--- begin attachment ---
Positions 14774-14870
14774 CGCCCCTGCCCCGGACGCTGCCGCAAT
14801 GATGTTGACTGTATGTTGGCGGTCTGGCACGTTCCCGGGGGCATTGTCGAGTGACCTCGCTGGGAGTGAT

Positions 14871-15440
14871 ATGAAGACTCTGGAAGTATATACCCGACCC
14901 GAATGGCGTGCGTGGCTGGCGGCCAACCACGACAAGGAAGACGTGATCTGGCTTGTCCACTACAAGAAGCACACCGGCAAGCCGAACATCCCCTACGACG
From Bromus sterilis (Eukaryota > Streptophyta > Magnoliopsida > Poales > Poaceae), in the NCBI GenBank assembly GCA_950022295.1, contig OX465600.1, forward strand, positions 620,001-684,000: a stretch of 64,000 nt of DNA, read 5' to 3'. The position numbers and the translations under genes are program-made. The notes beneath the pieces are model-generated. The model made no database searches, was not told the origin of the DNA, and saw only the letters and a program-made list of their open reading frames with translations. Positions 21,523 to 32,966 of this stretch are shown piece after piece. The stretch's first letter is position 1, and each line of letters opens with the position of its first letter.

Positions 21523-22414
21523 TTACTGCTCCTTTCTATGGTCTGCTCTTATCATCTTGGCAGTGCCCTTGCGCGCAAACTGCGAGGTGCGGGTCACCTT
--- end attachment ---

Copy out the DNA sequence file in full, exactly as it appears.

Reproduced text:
Positions 14774-14870
14774 CGCCCCTGCCCCGGACGCTGCCGCAAT
14801 GATGTTGACTGTATGTTGGCGGTCTGGCACGTTCCCGGGGGCATTGTCGAGTGACCTCGCTGGGAGTGAT

Positions 14871-15440
14871 ATGAAGACTCTGGAAGTATATACCCGACCC
14901 GAATGGCGTGCGTGGCTGGCGGCCAACCACGACAAGGAAGACGTGATCTGGCTTGTCCACTACAAGAAGCACACCGGCAAGCCGAACATCCCCTACGACG
From Bromus sterilis (Eukaryota > Streptophyta > Magnoliopsida > Poales > Poaceae), in the NCBI GenBank assembly GCA_950022295.1, contig OX465600.1, forward strand, positions 620,001-684,000: a stretch of 64,000 nt of DNA, read 5' to 3'. The position numbers and the translations under genes are program-made. The notes beneath the pieces are model-generated. The model made no database searches, was not told the origin of the DNA, and saw only the letters and a program-made list of their open reading frames with translations. Positions 21,523 to 32,966 of this stretch are shown piece after piece. The stretch's first letter is position 1, and each line of letters opens with the position of its first letter.

Positions 21523-22414
21523 TTACTGCTCCTTTCTATGGTCTGCTCTTATCATCTTGGCAGTGCCCTTGCGCGCAAACTGCGAGGTGCGGGTCACCTT